Some Cool Animals
After we got past the mildly depressing entrance, I found that this park was actually pretty cool. There were so many animals from all different parts of the world. This is the great thing about China: they always manage to do things on such a grand scale. Sometimes the dˇcor or ambiance is lacking, but if they want to gather a few animals for a water park, they are not going to stop with the penguins. There were all kinds of crazy colored frogs, fish, lizards, and whatnot, but also big animals like sea elephants and even polar bears. Granted the polar bears were in pretty cramped quarters, but it was so amazing to be just feet away from such beautiful animals. And when one suddenly stood up to show-off for us, nobody could resist breaking-out the camera and trying to take photos through the thick glass. This is my first big trip using an iPhone for a camera, and I admit, it does not work so well in darker places, but it is handy to always have it around. One other highlight of the day was the crazy zip-line ride that we took across the water to the opposite side of the park. Notice that the apparatus that holds us to the cable is a bit mangled and rusting...

Public Bath
Ever since my first hot spring experience in Japan, I have made a point of finding any fun public baths, spas, or massage parlors that I can find. I didn't realize public baths were common in China, but Dalian has many of them. After an afternoon at the Tiger Park we asked the taxi driver to take us to one of the classier ones. He took us to a place decorated in a kind of Roman Empire look with a lobby meant to impress. Inside, the bath was also extravagant for China. There was a large shallow pool under a dome in the roof. This was surrounded by showers, saunas, and massage tables. It seemed similar to many hot springs I had visited in Japan, except for the fact that you have an attendant in the locker room who helps you get your clothes off and presents you with your key. Soon I noticed that, although there were sit-down showers with stools, a Japanese guy and I were the only ones using these, while all the locals were using the stand-up versions. Still, the bath was fun and the saunas were all cool. After drying-off and putting on the payama-like shorts and top, I met Sinead upstairs in the relaxation room. This was one place where the Chinese public bath differs from others I have visited. This dimly-lit room was full of rows of reclining chairs where one could take a msssage and have a beer. Judging from the skimpy clothes the all-female attendants were wearing and the price of the "Japanese-style Massage" this room is for a bit more than relaxation. There are plenty of erotic massage places in Japan, and people do often have a beer and a nap after a dip in the hot spring, but I have never seen all of this combined into one experience like it is in Dalian.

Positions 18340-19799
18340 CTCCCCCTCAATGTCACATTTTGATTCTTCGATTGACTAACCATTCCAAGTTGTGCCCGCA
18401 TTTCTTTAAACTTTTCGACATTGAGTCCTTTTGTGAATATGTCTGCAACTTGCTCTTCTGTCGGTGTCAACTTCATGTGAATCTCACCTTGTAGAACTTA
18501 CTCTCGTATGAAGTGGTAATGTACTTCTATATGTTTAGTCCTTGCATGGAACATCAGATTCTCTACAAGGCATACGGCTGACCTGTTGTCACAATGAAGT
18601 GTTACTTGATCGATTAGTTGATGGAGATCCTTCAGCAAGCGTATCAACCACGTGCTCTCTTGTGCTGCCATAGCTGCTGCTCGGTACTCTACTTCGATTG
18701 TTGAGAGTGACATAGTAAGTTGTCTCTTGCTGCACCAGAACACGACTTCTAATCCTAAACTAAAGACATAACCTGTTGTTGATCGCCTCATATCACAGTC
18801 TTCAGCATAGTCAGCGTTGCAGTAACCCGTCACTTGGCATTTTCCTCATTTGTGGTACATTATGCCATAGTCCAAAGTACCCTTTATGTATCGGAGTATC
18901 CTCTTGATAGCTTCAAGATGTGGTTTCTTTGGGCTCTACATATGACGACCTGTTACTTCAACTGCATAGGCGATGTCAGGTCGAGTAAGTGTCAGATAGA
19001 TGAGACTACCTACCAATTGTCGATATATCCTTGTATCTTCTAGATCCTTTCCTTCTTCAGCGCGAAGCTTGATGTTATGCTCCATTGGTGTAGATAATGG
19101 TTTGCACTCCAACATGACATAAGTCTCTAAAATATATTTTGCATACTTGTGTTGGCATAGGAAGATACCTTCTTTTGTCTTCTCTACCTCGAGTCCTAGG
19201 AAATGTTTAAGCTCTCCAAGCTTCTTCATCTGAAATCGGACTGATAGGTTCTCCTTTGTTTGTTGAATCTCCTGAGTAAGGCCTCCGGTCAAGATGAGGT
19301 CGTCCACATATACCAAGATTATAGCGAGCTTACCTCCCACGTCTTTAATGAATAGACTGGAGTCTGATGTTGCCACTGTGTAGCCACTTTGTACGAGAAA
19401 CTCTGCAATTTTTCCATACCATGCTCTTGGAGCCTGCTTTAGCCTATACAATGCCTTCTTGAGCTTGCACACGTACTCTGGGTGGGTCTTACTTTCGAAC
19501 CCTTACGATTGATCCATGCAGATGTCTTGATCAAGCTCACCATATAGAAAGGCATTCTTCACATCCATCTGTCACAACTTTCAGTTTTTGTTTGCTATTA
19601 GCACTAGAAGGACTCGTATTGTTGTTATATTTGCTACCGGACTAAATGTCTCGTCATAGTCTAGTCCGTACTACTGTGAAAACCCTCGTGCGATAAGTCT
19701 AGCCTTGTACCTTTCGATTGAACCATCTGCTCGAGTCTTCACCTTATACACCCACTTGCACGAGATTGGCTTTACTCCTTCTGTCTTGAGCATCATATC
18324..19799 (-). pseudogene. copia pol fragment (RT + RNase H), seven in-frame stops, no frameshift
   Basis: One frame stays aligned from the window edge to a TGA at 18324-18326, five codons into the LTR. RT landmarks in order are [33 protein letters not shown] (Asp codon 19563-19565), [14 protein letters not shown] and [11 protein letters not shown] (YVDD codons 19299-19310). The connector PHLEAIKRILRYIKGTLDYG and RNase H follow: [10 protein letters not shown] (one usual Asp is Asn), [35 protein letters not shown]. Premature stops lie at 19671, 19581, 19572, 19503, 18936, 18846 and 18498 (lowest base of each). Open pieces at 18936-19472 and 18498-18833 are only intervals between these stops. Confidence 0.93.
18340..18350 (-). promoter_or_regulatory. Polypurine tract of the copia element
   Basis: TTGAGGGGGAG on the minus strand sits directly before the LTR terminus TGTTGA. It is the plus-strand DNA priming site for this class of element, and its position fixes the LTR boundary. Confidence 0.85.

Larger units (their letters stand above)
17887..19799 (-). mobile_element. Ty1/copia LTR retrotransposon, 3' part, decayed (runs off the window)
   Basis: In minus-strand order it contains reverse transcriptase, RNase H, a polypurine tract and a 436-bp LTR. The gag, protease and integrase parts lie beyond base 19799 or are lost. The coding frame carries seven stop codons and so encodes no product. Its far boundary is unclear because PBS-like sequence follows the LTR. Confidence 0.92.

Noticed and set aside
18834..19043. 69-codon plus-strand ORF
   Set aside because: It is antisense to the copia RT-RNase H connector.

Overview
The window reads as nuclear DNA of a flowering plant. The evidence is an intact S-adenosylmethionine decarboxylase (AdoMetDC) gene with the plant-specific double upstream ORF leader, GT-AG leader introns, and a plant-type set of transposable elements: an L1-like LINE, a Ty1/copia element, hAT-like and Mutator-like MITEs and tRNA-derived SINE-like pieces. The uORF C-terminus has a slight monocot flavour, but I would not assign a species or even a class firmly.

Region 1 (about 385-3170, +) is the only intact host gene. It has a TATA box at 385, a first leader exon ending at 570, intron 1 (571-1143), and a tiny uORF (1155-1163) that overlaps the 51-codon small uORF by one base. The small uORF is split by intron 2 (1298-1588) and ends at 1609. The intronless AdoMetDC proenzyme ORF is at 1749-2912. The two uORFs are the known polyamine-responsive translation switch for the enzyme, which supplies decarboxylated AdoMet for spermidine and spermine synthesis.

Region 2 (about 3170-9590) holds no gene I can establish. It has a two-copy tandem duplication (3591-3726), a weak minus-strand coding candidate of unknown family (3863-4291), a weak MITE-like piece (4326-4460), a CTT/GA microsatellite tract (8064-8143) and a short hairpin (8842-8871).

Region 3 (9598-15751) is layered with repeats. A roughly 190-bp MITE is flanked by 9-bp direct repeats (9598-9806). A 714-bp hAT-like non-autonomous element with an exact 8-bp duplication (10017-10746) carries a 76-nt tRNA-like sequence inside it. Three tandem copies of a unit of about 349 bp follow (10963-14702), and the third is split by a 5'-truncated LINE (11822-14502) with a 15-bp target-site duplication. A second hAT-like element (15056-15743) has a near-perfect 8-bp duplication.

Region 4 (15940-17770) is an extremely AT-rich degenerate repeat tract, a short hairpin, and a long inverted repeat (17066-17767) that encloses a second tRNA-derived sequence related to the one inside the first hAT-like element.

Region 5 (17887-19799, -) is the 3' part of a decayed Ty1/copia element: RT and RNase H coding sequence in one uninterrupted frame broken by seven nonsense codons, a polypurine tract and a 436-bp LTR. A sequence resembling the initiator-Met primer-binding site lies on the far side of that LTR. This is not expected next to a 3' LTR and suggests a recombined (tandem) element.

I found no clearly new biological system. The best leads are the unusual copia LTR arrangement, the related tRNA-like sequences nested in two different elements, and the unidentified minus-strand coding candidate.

Asia's Biggest Square